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The student had become (sort of) the teacher. 

Shreejoy Tripathy was observing the dicing of green peppers, garlic and herbs while teaching his mother's Indian mushroom-curry recipe, when 28-year-old Eliza Bishop held up a mushroom from a nearby table.

"We should technically be peeling these," the Observatory Hill resident suggested. "I went to India. That's what they do there."

A brief exchange on the topic ensued, as most were surprised to learn such a thing. That led to other tips, like soaking the potatoes in water so they don't brown, or how to make rasam powder (an Indian spice rub). The group of 18 or so would have otherwise all been strangers, if not for a desire to learn how to cook Indian food through CommuniTeach, a learning-exchange program that brought them together on this June night in Bloomfield. 

Funded locally by the Sprout Fund, CommuniTeach is the brain child of Pitt graduate student Ben Paul and Sarah Press, a management consultant in Chicago. Their idea is simple: Pair people who want to learn something with someone who can teach it, for free. No special requirements to teach or learn necessary. And organizers believe that removing money from the equation will help change how the public perceives learning.

"People think of teaching as a service and 'I pay you for it,'" Paul says. "We want people to think everyone's a teacher and everyone is a learner and there is no need to bring money into the equation."

Press' conception of the idea started at the University of North Carolina in Chapel Hill, where she frequently fell asleep on a lounge couch, only to be awoken for class by a housekeeper. Compelled to return the favor after multiple wake-up calls, Press helped the worker's daughter with her homework. That led her to create SWAT, or Student-Worker-Alliance-Tutoring program, which pairs college-student tutors with workers' children. 

That eventually sparked an idea to create a more wide-ranging, community-based program, and Press paired with Paul and another friend, Ted King, to develop and implement the idea.  Pittsburgh's focus is on the grassroots, and individuals facilitating LearnIts (like the Indian cooking one).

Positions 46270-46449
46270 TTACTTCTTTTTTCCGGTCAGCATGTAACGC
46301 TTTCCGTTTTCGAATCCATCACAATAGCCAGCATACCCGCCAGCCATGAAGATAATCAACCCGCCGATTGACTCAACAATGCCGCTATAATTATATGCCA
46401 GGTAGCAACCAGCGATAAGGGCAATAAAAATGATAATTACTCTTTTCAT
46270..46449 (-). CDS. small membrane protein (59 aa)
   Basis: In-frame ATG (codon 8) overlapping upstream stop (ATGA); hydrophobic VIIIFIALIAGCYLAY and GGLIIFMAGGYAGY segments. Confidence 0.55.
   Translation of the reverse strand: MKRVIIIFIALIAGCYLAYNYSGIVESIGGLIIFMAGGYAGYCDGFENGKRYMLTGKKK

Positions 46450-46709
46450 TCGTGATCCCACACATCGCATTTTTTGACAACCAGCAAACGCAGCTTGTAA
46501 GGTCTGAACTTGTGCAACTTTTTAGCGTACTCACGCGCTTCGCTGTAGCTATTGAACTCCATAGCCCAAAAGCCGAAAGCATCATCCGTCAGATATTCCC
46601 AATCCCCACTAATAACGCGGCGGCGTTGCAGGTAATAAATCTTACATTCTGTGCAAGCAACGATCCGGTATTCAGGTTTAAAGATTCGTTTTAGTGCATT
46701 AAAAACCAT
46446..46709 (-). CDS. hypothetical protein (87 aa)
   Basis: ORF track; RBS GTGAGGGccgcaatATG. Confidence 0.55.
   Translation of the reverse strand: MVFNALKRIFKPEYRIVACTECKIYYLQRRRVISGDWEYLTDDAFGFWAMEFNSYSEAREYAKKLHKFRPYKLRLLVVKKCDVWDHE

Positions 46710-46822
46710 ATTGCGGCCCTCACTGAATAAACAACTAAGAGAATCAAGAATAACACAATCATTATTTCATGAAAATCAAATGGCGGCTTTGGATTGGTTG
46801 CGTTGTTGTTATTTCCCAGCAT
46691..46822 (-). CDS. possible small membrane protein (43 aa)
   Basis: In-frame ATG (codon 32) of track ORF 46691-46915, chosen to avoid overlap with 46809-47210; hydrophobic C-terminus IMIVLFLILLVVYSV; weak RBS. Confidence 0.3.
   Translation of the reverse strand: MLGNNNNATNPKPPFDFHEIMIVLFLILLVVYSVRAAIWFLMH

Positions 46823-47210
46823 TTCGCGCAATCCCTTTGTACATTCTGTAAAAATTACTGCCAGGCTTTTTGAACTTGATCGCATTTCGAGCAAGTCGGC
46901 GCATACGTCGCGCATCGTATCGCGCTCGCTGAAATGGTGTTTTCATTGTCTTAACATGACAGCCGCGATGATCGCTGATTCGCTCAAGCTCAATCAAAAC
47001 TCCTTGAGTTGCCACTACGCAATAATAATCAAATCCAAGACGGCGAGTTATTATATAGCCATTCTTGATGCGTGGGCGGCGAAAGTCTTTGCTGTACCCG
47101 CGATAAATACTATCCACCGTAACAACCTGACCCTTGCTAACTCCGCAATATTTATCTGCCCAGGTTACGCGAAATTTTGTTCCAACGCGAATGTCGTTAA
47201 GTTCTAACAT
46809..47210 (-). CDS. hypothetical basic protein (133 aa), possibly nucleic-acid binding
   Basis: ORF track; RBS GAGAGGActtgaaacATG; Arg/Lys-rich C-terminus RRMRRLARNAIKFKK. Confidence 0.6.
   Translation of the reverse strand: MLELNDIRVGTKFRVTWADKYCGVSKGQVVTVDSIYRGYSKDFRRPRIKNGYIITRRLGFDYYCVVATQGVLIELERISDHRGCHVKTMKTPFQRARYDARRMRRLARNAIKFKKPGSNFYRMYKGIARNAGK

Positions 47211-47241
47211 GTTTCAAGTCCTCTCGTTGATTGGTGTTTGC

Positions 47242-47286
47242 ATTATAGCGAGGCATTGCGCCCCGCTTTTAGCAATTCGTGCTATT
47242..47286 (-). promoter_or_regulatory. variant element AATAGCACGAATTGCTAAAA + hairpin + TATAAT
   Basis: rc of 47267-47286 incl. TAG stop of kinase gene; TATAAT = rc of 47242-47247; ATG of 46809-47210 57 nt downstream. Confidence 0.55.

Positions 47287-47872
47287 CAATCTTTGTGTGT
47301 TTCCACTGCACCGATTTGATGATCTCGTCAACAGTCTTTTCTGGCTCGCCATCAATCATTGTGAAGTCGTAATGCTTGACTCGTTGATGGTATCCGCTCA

"We're trying to transform relationships and help people realize you don't have to go to the experts to learn something and you don't have to be paid to share those skills," says Press. "Everyday people can share their skills. It's empowering to have people teach them."

The CommuniTeach website ( is its own kind of social network that emphasizes connecting people in person. Users create profiles based on what they can teach and want to learn, and the site connects you to a match, or you can seek one out on your own, to set up a "LearnIt," whether one-on-one or in a group. There is also an online quiz to help you figure out what you might teach if you're not sure, and CommuniTeach provides the equipment and most are held in public spaces. 

"People always say they have nothing to teach, but that almost always turns out to not be true," Paul notes. "I always tell them, 'I know how to cook two things. If you can teach me a third thing, that's something I want to know.'" No subject is off limits: Parallel parking; home-brewing; knitting; or even "how to run," from an Antarctican super-marathon runner.  

Want to learn how to make a laptop bag out of duct tape and bubble wrap? Squirrel Hill resident Mona Abdel-Halim did, and she learned it in exchange for teaching the artist how to do social-entrepreneurship strategies.

In Bishop's case, she was familiar with the program, having taught yoga for a LearnIt back in April. And for her, it wasn't just about learning how to cook the cuisine of a country where she spent two years, and hopes to move back to. "I love preparing meals communally, so I really love this," she said. "There's more love that goes into the food. It's something we all share."

The LearnIts are popping up around the city, in neighborhoods like Polish Hill, Shadyside and Friendship. At just over a year old, Paul believes the program is at a turning point toward becoming self-organized. The June 3 Indian cooking LearnIt was the largest so far, Paul says.

The group divided into teams at tables set up with ingredients and cutting boards. They took turns chopping, dicing and stirring the ingredients in skillets sizzling with oil and coriander on the stove. Tripathy offered his own tips and knowledge as a Ph.D. student in neural computation at Carnegie Mellon University: "We're the only species on earth where spices are used as a food." That led to a friendly debate, until the food was ready, about the existence of human pheromones. Someone went and picked up some beer. Then they ate and talked.

Inga Jensen, a 51-year-old Regent Square resident, noted the energy in the room. "It's interesting to see this play out and watch how wonderful the spirit of generosity is," she said. 

Which is ultimately what CommuniTeach organizers hope for. It's not just the skill exchange they hope to facilitate, Paul says, but a sense of community.

"We're on the ground floor of changing the world, right here in Pittsburgh and [the participants] will be the ones doing it," Paul says. "How cool it would be if the whole world over, people were teaching and learning from one another."

click to enlarge Pamela Reitsma, Jeremy Knapp and Mona Abdel-Halim learn how to cook Indian food during a Communiteach session in Bloomfield. - RENEE ROSENSTEEL
Pamela Reitsma, Jeremy Knapp and Mona Abdel-Halim learn how to cook Indian food during a Communiteach session in Bloomfield.

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